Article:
Dir/scr. Ann Marie Fleming. Canada. 2016. 85 mins

Window Horses

Rosie Ming is twenty years-old and has never left Canada and the overprotective embrace of her loving, smothering Chinese grandparents. She works in a fast food outlet. But Rosie is also a poet. And somehow, her covertly written first volume of verse, a self-published book titled ‘My Eye-full Poems by a person who has never been to France’, secures her an invitation to a poetry festival in Shiraz, Iran. This charming animated film follows half-Chinese, half-Iranian Rosie’s cultural awakening as she visits the homeland of the father she long believed had abandoned her.

Rosie is little more than a blank circle for a face, with just two hasty dashes for eyes and no other features.

Asian-Canadian director Ann Marie Fleming (2003’s The Magical Life of Long Tack Sam) uses an appealing blend of animation styles to explore Rosie’s journey. But this is not just a visual treat, it’s a rewarding and unexpectedly engrossing piece of female-led storytelling. Thematically, it poses certain marketing challenges – it is, after all, an animated picture about a literary convention, which is not the easiest sell. However audiences that make the leap of faith are likely to be vocal in support.

Window Horses is a film which is a natural fit in festivals, particularly those which aim to promote cultural diversity and/or women’s voices. Theatrical prospects would depend on enthusiastic critical support and word of mouth from audiences. The film could also find an extended life on television and other distribution platforms.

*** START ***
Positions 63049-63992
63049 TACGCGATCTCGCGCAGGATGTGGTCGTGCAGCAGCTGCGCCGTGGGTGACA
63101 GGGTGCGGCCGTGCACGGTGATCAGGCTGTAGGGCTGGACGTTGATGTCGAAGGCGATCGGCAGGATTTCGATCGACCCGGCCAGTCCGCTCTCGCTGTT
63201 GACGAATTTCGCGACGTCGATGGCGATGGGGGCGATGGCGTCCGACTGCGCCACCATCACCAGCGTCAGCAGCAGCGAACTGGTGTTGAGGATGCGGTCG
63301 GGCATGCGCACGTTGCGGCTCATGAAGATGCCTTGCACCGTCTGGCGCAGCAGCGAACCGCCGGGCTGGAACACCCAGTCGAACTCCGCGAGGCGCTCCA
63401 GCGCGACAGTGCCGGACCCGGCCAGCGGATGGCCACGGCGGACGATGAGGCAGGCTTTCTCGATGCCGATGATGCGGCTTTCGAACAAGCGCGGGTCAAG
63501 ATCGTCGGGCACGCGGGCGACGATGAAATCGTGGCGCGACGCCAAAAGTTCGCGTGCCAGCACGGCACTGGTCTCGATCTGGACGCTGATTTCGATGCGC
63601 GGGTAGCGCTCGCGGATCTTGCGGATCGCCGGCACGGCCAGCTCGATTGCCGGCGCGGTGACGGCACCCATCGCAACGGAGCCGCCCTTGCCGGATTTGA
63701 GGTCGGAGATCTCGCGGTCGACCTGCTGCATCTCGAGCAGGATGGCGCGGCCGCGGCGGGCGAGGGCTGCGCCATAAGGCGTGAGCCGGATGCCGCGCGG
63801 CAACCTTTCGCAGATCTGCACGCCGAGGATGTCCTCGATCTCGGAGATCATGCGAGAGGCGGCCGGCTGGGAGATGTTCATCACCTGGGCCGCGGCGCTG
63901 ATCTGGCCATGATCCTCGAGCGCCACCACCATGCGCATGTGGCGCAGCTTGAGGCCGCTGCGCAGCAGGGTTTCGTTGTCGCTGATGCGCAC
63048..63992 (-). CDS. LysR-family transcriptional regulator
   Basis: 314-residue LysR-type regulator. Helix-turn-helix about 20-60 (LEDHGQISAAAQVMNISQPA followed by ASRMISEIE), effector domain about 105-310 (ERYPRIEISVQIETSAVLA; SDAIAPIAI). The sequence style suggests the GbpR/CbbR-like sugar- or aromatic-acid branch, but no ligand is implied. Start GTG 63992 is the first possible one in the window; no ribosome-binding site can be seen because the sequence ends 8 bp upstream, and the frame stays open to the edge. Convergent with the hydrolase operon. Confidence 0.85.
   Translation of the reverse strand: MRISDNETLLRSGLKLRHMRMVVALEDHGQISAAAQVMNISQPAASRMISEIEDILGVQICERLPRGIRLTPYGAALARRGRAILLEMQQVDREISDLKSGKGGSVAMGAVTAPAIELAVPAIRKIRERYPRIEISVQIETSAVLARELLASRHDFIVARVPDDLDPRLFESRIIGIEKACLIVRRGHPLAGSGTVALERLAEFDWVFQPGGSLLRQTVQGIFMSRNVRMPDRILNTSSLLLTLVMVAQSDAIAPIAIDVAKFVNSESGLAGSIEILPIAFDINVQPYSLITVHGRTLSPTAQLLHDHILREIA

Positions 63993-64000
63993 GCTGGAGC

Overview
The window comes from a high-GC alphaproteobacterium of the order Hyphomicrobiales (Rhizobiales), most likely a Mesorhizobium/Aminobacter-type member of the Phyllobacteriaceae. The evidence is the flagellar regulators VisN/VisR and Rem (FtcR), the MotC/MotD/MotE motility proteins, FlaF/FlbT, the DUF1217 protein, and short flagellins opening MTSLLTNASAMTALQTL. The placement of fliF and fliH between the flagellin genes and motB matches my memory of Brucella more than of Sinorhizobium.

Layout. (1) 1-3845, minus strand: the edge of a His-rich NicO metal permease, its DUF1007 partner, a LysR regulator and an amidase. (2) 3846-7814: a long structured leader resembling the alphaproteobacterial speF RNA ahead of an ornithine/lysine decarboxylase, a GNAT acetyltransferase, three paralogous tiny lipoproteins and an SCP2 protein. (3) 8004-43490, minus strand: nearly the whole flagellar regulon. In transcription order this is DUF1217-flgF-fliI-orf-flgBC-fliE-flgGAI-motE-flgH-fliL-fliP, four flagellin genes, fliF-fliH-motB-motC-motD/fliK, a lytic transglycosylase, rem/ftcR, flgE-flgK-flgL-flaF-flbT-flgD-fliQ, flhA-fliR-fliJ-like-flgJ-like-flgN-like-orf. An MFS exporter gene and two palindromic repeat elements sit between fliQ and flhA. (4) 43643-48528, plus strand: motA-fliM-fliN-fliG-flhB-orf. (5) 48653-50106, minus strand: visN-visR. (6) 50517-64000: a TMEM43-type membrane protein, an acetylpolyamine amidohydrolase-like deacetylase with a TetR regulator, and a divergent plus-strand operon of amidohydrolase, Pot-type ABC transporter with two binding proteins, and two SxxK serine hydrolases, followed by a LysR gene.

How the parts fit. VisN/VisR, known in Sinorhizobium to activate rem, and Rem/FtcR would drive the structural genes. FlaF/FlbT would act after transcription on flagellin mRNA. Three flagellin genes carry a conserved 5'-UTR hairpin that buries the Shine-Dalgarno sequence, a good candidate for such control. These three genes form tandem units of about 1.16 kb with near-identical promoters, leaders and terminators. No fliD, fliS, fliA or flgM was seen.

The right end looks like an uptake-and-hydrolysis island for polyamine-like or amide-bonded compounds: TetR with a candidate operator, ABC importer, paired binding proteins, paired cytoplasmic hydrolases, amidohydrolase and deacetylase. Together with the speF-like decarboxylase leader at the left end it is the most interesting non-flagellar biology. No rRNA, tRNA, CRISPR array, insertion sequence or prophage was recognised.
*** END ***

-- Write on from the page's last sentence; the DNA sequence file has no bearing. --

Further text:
Fleming casts her trademark animated character ‘stick girl’ in the role of Rosie (who is voiced by Sandra Oh, also the film’s executive producer). While the supporting characters are granted facial expressions and distinctive outfits, Rosie is little more than a blank circle for a face, with just two hasty dashes for eyes and no other features.

She wears a pink triangle of a skirt and nothing else, until she reaches Iran where, unlike the elegantly scarved Persian poetesses she meets, Rosie opts to wear the full chador that her anxious grandmother packed for her. It’s a bold decision, but thanks to an expressive performance from Oh and a well-defined character at script stage, Rosie is every bit as fleshed out as any of the more detailed drawings.

At the poetry festival, she is introduced to a surly German called Dietmar (voiced by Don McKellar), Mehrnaz (Shohreh Aghdashloo), a professor from Tehran university who takes it upon herself to educate Rosie in Persian verse and Di Di (Jun Zhu), an exiled Chinese poet. Although raised Canadian, Rosie finds links to both her Chinese and her Iranian heritage. But it’s her journey to come to terms with the father she last saw when she was seven which provides the film with a through-line.

Music is key throughout – Rosie sings her poems, a decision which shocks the more conservative sections of the audience. And there’s a lovely moment in which she hears the muezzin’s call to prayer for the first time – she is briefly born aloft, floating on ribbons of sound. The contrasting animation styles are harmonised with an appealing colour palette which favours sandy golds, and dusky mauvea and lavenders.

Production company: Stick Girl Productions, National Film Board Of Canada (NFB)

International sales: NFB L.price@nfb.ca

Producers: Ann Marie Fleming, Shirley Vercruysse, Michael Fukushima

Animator: Kevin Langdale

Editor: Ileana Pietrobruno

Music: Taymaz Saba

Cast: Sandra Oh, Nancy Kwan, Shohreh Aghdashloo, Camyar Chaichian, Don McKellar, Ellen Page, Jun Zhu, Panta Mosleh, Navid Negahban